🦊 Quick Brown Fox #10
|Apr 25|| 2|
Today’s edition is a celebration of milestones: Quick Brown Fox has officially hit double digits, it’s the first day of fasting in Ramadan, and it’s my birthday! 🥳
I have a lot to be thankful for, including the opportunity to write to you with this newsletter. Thanks for subscribing! I’m glad you’re here with me. I’ve really appreciated the feedback and interactions this newsletter has fostered. Here’s to many more Quick Brown Foxes!
P.S. If you’re planning to / just started a newsletter of your own, I put together a thread summarizing my biggest lessons learned on writing and growing this newsletter. I hope you find it helpful!
Why Writing Resonates
I’ve been thinking a lot about books lately. Sometimes, I’ll be reading an incredibly popular and well-rated book, but find myself incredibly bored by it. It just doesn’t click. Other times, I’ll read an obscure, unknown book and find its words smack me the face, like a splash of water.
It made me wonder: What makes a book resonate?
Beyond the typical factors (genre, author, etc.), I believe a major factor that is often ignored is timing.
You need to be in a place in your life where you are ready to receive the message being presented by the author. If you’re not, it doesn’t matter how good the book is or how many weeks it’s been on the best seller list. The book won’t connect.
“The right book for the right person is not enough. It needs to be the right book, for the right person at the right time.” —Johny Uzan
Another perspective on this is from Bret Victor on his Worrydream site (if you haven’t seen this website before, give it a look — it truly one of the hidden gems of the internet). In a comment on his 2013 links page, he describes this resonance as a transaction of energy exchange, which is maximized when there is a “phase-match” between the reader and author:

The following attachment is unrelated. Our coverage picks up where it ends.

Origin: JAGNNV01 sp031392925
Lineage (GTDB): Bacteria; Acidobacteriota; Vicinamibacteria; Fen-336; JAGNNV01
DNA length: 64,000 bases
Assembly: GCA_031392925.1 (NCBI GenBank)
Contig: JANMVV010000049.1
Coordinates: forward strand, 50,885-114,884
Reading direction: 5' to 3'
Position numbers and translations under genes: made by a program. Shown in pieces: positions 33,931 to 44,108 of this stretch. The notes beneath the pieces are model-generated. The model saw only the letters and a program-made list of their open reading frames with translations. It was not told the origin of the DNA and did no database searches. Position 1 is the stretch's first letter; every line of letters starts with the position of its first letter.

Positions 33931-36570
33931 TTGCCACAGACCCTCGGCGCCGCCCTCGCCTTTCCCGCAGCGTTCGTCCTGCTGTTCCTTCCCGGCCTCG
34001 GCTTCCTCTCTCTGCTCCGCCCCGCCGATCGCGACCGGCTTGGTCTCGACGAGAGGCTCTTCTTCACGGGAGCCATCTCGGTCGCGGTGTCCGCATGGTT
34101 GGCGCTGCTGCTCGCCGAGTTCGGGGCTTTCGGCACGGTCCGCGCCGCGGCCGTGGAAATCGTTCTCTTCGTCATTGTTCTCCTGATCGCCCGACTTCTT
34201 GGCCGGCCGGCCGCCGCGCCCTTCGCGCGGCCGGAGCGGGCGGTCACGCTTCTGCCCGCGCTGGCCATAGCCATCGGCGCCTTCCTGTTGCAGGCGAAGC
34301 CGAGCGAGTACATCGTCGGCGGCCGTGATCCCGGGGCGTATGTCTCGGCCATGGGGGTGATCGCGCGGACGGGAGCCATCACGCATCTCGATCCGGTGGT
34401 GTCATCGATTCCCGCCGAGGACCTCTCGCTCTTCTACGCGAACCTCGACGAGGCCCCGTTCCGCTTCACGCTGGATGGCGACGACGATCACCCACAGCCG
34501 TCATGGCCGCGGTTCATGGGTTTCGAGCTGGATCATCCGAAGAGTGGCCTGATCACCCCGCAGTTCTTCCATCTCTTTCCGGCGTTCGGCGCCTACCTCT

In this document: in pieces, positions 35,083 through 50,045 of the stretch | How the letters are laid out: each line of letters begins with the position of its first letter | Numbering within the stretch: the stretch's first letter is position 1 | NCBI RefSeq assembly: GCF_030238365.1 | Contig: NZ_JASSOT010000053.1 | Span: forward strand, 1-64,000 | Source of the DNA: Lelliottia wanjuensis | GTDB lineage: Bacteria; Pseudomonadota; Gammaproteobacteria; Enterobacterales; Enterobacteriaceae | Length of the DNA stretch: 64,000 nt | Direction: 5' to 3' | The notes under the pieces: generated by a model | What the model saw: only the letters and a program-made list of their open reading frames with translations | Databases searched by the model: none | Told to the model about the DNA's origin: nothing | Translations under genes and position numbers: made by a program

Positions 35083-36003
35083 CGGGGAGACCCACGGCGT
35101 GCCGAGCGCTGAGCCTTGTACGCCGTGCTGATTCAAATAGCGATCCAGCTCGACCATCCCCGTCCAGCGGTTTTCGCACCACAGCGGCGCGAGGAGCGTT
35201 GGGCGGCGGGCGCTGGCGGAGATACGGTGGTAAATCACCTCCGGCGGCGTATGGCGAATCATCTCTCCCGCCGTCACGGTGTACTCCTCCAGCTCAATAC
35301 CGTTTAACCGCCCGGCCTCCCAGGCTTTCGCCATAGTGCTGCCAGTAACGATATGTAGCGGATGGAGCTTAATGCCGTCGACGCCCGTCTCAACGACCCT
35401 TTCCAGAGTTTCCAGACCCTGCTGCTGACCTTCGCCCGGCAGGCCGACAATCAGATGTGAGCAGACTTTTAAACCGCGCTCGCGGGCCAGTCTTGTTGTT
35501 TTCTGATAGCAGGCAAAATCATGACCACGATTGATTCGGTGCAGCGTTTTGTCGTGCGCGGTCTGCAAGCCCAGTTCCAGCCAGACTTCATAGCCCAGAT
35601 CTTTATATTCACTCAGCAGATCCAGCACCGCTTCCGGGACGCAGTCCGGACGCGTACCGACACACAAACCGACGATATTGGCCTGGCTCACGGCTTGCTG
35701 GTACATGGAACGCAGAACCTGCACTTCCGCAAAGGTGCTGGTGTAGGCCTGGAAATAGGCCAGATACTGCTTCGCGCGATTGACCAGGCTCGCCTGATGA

Carver Mead describes a physical theory in which atoms exchange energy by resonating with each other. Before the energy transaction can happen, the two atoms must be phase-matched, oscillating in almost perfect synchrony with each other.
I sometimes think about resonant transactions as a metaphor for getting something out of a piece of writing. Before the material can resonate, before energy can be exchanged between the author and reader, the reader must already have available a mode of vibration at the author's frequency.
The author and reader must share a close-enough worldview, viewpoint, vocabulary, set of mental models, sense of aesthetics, and set of goals. For any particular concept in the material, if not enough of these are sufficiently matched, no resonance will occur and no energy will be exchanged.
I’m in love with this analogy. It perfectly describes the phenomenon you experience when something you read lights a spark within you. The last book that did this for me was The Courage to be Disliked — it came at exactly the right time in my life, and impacted me so strongly I wrote an essay about it.
Ideally, our range of inputs is as diverse as possible, to maximize the chance of experience this kind of resonance. The next time you think of starting a new book, take a moment to consider if it’s the right time to read it. There may be another book you put aside long ago, whose time has finally come.
Building Connections through Twitter
If you resonate with the idea of seeking resonance (ha!), it makes sense to apply this to the people you interact with as well. We should aim to resonate strongly with our relationships, not just the books we read.